When a couple separates, even if it looks like it happened quickly, it’s usually been a long time coming.
For me, it was one of those things that happened gradually – then all at once.
Now, I can see what went wrong. At the time, I thought they were just the normal ups and downs couples inevitably go through.
I took comfort from a girlfriend’s somewhat dark humour: “If you’ve been married 10 years and haven’t at some point wanted to set your partner on fire, then you’d better check whether you both have a pulse”.
But a big hint for me was when I heard about other couples splitting – and felt envious. I wanted to be free, like them. I felt trapped in a series of circular arguments that felt like they would never abate.
We talk all things good divorce on Just Between Us:
It wasn’t so much what we fought over but the way we fought that caused our ultimate demise. There wasn’t any cheating or lying. It would often start small – but it was constant. We fought about what I saw as his inability to self-regulate his emotions. He found me too sensitive, I found him too aggressive, we couldn’t meet in the middle. He liked to rant and rave and move on, I felt so wounded by his behavior that I struggled to let it go.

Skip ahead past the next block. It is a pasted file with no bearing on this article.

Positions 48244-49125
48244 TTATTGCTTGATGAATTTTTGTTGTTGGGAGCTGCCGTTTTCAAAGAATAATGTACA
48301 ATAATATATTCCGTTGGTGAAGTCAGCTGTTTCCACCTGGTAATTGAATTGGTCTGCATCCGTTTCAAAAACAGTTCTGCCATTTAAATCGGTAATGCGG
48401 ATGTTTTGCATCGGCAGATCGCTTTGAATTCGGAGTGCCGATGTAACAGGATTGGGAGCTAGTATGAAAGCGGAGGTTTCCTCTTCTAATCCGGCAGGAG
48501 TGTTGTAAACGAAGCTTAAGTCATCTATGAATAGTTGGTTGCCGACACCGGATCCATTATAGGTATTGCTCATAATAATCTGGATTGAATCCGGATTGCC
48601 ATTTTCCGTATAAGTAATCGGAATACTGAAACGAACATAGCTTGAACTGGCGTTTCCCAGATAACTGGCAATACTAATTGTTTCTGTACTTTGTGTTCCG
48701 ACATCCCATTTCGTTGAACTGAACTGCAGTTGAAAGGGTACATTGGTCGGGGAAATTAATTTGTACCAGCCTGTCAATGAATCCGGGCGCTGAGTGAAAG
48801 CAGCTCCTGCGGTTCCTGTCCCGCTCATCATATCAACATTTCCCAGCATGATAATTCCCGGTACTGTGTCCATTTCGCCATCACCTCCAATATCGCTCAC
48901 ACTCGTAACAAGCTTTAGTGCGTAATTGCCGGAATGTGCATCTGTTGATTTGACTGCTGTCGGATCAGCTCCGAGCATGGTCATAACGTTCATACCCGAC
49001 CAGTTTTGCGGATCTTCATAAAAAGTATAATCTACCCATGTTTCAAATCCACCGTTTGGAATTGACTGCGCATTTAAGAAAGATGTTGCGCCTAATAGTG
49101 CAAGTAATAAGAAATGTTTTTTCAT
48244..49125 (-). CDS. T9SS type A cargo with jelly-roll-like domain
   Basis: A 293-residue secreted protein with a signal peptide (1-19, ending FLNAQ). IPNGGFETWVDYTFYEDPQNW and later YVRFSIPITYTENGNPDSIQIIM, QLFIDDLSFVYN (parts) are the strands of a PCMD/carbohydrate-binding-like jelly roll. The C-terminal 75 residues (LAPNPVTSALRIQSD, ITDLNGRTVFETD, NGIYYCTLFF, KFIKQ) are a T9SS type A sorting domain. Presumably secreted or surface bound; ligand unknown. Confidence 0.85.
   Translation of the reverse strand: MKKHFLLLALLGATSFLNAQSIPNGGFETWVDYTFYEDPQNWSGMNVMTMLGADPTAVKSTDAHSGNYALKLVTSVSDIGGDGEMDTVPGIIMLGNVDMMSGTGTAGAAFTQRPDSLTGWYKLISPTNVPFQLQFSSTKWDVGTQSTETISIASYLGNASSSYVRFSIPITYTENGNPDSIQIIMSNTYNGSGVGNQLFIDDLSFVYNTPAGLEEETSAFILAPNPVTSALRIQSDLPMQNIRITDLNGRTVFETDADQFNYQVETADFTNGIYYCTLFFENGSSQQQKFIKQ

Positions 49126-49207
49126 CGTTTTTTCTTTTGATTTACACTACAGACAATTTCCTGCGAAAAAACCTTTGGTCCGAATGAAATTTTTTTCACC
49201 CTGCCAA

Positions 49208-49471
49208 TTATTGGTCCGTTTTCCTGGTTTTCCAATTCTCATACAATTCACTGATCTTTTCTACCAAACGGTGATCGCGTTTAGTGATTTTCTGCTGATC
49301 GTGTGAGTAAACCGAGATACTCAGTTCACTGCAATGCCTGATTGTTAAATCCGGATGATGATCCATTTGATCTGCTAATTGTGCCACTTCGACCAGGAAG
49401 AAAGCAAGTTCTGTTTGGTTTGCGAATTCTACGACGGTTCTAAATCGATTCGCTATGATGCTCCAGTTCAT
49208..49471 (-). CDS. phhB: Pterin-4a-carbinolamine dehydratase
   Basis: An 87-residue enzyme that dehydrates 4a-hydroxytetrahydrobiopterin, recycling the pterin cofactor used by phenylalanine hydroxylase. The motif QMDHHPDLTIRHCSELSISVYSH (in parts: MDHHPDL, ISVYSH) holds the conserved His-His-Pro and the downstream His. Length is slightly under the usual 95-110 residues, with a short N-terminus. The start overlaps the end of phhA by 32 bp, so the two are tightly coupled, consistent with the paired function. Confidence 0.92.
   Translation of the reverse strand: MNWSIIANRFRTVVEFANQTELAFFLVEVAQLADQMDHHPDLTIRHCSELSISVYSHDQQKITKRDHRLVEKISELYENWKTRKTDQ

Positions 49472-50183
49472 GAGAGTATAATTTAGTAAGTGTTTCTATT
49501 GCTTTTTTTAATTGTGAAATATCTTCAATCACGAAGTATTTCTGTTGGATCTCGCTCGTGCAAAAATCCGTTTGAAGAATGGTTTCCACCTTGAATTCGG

When the situation became tense and volatile, we couldn’t consider the other person’s needs.
There are a standard list of things couples fight about: money, how to raise kids, housework. But what no one tells you is that after you separate, you continue to fight over many of the same issues.
Money is still a big one - even more so, as you no longer have the buffer of coupledom. Now it's everyone for themselves.